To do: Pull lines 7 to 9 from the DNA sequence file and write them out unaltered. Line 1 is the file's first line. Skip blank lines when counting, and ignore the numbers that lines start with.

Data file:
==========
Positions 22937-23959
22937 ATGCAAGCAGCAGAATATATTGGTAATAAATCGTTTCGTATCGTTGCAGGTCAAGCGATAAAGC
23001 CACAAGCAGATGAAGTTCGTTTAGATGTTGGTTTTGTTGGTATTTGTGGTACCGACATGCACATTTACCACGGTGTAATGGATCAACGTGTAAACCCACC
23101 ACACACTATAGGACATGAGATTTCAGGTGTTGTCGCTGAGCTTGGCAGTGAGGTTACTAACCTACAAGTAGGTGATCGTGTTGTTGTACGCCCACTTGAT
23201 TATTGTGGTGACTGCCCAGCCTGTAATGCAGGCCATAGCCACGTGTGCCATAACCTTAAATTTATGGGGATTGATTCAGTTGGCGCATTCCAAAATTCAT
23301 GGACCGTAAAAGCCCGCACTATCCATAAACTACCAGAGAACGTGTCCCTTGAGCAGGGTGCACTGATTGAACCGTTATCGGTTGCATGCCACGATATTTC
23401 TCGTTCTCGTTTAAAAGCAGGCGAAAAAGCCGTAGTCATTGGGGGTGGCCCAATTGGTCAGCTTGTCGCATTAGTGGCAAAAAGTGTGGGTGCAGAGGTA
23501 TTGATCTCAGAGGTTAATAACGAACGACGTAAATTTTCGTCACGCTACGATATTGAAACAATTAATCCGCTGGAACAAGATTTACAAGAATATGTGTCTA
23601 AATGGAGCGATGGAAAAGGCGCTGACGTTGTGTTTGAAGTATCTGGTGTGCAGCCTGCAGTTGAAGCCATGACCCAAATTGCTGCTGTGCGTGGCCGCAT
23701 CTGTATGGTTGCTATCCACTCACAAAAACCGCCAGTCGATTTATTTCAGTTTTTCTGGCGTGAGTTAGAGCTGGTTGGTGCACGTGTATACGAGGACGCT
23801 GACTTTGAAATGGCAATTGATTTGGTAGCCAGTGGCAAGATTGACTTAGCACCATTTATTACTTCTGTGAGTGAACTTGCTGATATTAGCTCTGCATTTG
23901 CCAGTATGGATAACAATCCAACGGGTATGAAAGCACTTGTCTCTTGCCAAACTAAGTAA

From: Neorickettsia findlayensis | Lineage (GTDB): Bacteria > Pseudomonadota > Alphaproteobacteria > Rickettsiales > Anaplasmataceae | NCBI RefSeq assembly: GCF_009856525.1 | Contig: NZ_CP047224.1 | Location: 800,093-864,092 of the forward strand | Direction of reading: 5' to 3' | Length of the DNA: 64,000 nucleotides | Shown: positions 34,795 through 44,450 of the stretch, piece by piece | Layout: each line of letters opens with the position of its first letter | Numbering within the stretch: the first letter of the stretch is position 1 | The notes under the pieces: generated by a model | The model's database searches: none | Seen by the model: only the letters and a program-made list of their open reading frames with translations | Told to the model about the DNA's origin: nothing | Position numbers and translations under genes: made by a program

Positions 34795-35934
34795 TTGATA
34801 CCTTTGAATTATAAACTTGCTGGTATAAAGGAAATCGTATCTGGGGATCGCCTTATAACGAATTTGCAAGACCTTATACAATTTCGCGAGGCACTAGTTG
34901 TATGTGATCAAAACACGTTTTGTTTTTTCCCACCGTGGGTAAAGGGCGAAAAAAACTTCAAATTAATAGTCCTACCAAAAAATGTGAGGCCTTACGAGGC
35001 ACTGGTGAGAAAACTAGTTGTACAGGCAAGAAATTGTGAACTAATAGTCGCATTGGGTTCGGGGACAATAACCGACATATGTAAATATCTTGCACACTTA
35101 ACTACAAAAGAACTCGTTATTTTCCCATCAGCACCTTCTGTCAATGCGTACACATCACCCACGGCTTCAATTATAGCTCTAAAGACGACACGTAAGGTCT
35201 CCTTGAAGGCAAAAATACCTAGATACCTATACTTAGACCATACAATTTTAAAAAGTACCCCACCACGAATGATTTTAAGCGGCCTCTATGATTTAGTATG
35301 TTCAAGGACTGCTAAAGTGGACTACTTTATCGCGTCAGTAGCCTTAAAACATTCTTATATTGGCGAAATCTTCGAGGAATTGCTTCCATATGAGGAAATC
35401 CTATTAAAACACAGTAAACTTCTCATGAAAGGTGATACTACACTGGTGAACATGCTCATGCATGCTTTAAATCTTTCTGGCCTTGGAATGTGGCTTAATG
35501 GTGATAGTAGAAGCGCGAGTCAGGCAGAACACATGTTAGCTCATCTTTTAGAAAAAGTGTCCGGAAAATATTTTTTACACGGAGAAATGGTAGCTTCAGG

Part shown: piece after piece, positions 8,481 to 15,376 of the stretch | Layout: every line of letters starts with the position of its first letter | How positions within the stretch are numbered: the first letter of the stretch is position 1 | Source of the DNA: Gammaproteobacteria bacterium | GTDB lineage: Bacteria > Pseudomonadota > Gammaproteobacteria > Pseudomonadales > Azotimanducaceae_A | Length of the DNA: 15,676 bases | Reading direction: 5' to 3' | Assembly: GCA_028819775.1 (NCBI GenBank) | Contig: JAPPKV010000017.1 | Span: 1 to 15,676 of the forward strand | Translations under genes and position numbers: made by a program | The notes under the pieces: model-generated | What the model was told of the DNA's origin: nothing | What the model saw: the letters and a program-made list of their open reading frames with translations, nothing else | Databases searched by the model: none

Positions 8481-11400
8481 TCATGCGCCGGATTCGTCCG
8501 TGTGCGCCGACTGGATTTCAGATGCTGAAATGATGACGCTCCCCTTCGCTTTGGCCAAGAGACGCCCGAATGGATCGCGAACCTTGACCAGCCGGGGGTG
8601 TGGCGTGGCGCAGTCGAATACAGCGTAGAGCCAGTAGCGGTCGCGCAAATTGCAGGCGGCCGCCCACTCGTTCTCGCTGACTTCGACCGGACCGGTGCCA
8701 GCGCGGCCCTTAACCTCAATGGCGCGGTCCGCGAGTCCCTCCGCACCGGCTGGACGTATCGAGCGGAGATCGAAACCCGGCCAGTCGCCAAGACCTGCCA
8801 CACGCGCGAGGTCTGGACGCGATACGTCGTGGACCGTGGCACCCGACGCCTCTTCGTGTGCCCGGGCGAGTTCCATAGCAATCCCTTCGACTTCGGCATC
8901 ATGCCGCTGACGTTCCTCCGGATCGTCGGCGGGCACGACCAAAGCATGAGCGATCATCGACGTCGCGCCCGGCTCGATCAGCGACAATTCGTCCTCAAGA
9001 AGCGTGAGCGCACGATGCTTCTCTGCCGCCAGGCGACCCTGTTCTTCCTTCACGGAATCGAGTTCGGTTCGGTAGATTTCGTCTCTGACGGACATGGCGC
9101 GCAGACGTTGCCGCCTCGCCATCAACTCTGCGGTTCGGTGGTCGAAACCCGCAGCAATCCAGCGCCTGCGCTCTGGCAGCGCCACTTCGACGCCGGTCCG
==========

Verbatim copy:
23401 TCGTTCTCGTTTAAAAGCAGGCGAAAAAGCCGTAGTCATTGGGGGTGGCCCAATTGGTCAGCTTGTCGCATTAGTGGCAAAAAGTGTGGGTGCAGAGGTA
23501 TTGATCTCAGAGGTTAATAACGAACGACGTAAATTTTCGTCACGCTACGATATTGAAACAATTAATCCGCTGGAACAAGATTTACAAGAATATGTGTCTA
23601 AATGGAGCGATGGAAAAGGCGCTGACGTTGTGTTTGAAGTATCTGGTGTGCAGCCTGCAGTTGAAGCCATGACCCAAATTGCTGCTGTGCGTGGCCGCAT